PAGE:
Justice in the Bones,
In July 1998, Glenn Gilman took
over Wilburns defense from a colleague who was transferred to another
office. The boy he visited in prison was quiet and kind of depressed,
and like so many other defendants that its his duty to represent,
he avowed his innocence. Gilman believed him.
Gilman is a balding, thickly-mustached
man, who at age 52 looks, as one newspaper columnist observed, as though
he could be Richard Dreyfusss younger brother. He went to Penn in
the late 1960s and soaked up a fair amount of the idealism of the decade.
"The career choice then was law school or the Peace Corps,"
he recalls. "And some little bit of me thought I had to do something
that would help me make a living, so I chose law school."
After graduating from American University Law
School in Washington, he returned to Philadelphia, where he worked as
an assistant attorney general in the Pennsylvania Justice Department.
"It was 1972, and there was a certain excitement because the new
governor, Milton Schappa non-politicians politicianhad
attracted a lot of young people to get into state government and make
He went on to work for the U.S. Department of
Energy, prosecuting oil companies for violating price regulations. "Then
Carter lost to Reagan, and within a week, there were no price regulations."
So Gilman became a public defender in Philadelphia. "I enjoyed it,"
he says. "Even though you couldnt make any money, I was having
fun and I really felt excited about helping individual people."
Gilmans two sons were growing, however,
and by 1990, he realized he soon would need to start paying for their
college education. "I went into private practice, and I represented
people trying to get money because other people had injured them. And
I didnt like that all that much," he says quietly. "After
five years of it, I just didnt want that to be my life, so I came
back here." Here is an office building at 17th and Arch streets,
where the waiting room is lined with orange, hard-backed chairs in which
clients doze or sit with folded arms, splayed legs and guardedly blank
faces. Most of those waiting for appointments on this late-August morning
are young, male and African-American.
Gilmans office is furnished with a couple
of standard-issue metal desks, file cabinets and a striped couch. He picks
up his own phone and responds to a pager which goes off frequentlyoften
when clients, whove been mulling over their cases from jail, experience
minor epiphanies. His caseload runs the gamut of criminal charges, including
robbery, drug, rape and aggravated assault, but he draws the line at homicides.
"I would be too emotionally involved because I have a strong, visceral,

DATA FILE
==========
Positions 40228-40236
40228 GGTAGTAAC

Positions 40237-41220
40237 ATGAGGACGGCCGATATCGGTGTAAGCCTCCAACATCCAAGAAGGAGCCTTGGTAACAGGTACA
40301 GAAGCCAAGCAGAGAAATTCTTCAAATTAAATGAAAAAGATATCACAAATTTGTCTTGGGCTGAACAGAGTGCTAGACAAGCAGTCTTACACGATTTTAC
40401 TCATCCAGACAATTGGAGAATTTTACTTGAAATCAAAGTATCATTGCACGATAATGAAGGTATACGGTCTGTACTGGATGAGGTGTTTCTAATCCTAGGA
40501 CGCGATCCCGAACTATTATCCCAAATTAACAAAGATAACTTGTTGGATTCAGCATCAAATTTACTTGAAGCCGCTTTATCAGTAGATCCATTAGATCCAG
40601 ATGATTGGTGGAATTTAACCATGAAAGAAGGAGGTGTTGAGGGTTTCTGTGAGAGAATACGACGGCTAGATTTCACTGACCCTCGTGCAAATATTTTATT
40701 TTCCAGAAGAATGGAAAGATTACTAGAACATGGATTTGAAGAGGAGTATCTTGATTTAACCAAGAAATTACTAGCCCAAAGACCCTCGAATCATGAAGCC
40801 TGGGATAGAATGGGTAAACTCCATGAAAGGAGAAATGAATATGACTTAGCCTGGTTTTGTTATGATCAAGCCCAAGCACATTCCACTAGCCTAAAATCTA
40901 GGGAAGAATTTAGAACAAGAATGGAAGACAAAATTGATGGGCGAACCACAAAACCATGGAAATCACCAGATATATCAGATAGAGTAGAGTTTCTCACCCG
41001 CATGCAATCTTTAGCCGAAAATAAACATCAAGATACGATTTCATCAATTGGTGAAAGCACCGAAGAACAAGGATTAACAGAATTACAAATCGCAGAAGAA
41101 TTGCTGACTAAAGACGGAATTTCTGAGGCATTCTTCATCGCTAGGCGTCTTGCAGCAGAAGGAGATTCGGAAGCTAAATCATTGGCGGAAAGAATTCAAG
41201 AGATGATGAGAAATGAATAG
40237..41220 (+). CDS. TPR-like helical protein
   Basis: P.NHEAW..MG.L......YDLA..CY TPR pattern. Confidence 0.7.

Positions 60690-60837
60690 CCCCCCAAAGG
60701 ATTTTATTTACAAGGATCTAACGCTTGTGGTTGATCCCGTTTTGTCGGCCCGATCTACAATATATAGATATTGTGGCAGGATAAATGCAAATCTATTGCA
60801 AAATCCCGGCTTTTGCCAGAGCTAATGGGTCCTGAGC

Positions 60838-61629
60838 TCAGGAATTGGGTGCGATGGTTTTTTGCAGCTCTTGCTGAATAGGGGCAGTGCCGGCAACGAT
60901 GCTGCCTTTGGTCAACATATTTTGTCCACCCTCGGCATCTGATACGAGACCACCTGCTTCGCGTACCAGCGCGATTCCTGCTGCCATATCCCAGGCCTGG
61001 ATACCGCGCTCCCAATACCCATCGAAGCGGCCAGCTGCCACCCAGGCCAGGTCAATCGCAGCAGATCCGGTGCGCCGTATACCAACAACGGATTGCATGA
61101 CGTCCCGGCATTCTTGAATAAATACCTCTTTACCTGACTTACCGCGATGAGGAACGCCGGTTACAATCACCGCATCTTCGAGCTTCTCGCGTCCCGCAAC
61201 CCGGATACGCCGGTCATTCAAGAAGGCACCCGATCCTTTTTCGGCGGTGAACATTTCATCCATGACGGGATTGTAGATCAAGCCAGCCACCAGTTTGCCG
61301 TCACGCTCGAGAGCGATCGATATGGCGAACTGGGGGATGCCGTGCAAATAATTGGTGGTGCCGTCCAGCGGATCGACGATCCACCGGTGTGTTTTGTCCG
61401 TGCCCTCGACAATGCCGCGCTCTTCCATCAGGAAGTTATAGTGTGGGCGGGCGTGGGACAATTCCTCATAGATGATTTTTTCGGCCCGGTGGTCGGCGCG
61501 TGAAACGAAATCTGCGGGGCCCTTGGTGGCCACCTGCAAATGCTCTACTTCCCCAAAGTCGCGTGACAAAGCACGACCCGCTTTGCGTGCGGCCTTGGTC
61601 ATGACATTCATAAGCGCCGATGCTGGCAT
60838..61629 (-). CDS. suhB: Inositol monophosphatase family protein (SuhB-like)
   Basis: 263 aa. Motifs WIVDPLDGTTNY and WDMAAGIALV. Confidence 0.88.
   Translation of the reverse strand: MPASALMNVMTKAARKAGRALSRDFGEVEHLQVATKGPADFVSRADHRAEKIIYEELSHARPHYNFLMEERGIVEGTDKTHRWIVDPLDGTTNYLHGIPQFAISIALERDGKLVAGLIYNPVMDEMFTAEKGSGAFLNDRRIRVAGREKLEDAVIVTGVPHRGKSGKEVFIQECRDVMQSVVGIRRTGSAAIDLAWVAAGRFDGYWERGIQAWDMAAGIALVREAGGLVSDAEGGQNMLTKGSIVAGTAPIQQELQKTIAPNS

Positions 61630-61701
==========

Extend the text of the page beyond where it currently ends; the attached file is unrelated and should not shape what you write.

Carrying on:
moralistic anti-capital-punishment streak."
Leaning back in his swivel chair, with his dress-down
loafers propped up on his desk (he wont be in court this particular
week), Gilman tells how his own work led him to collaboratetwicewith
a couple of anthropologists from his alma mater:
1984, one of Gilmans clients
was picked out of a photo lineup by a teller whose bank had been robbed.
In fact, the defendant had robbed a bank in the pastbut not
that one. Gilman noticed some differences between his client and the image
of the robber on the banks surveillance tape. "I had to find
somebody with some degree of expertise who could help me persuade a court
that this teller was making a good-faith error, but a serious one.
After hed talked to a lot of people, someone
suggested, "Why dont you try this professor, Dr. Alan Mann,
whos done some work in this field?" Gilman recalls. Mann, a
professor of anthropology at Penn and curator of the vast physical anthropology
collection at the University of Pennsylvania Museum of Archaeology and
Anthropology, agreed to take a look at the evidence.
With his colleague, Dr. Janet Monge, an adjunct
assistant professor and the keeper of the museums physical anthropology
collection, Mann went to the bank to check on camera angles and then took
pictures of Gilmans client at precisely those angles. "He constructed
sculptures of the head of the robber, and he was able to show in court
real physical distinctions between that guy and my client, who was sitting
in the courtroom with us," Gilman says. "The trial was successful
and my client was found not guilty because of [their testimony]."
Gilman kept in touch with the Penn anthropologists
over the years. In fact, his oldest son took one of Monges classes
at Bryn Mawr College, where she also teaches. He didnt expect, however,
that a similar confluence of events would reunite them for another criminal
casenot until he met Greg Wilburn.
Gilman had been briefed by Wilburns first
attorney that "he felt that this was the wrong guy." When he
finally met his client and reviewed the surveillance video, he agreed.
"I saw that the guy who did it looked older than Greg, and he looked
skinnier. And he looked to me like his head was shaped in a different
fashion. He also had a walk that appeared different."
But how could he build a defense around these
subjective observations? Gilman needed solid evidence, and he knew exactly
who could provide it. Mann was out of the country at the time, doing work
on Neanderthals in his summer research appointment at the University of
Bordeaux. So Gilman called up Monge and told her, "I think I have
another one." When Mann returned from France last August, he and
Monge set to work on the case, taking pictures at all angles of Wilburn
in jail, and through computer technology, superimposing those images next
to the head of the suspect in stills from the store video.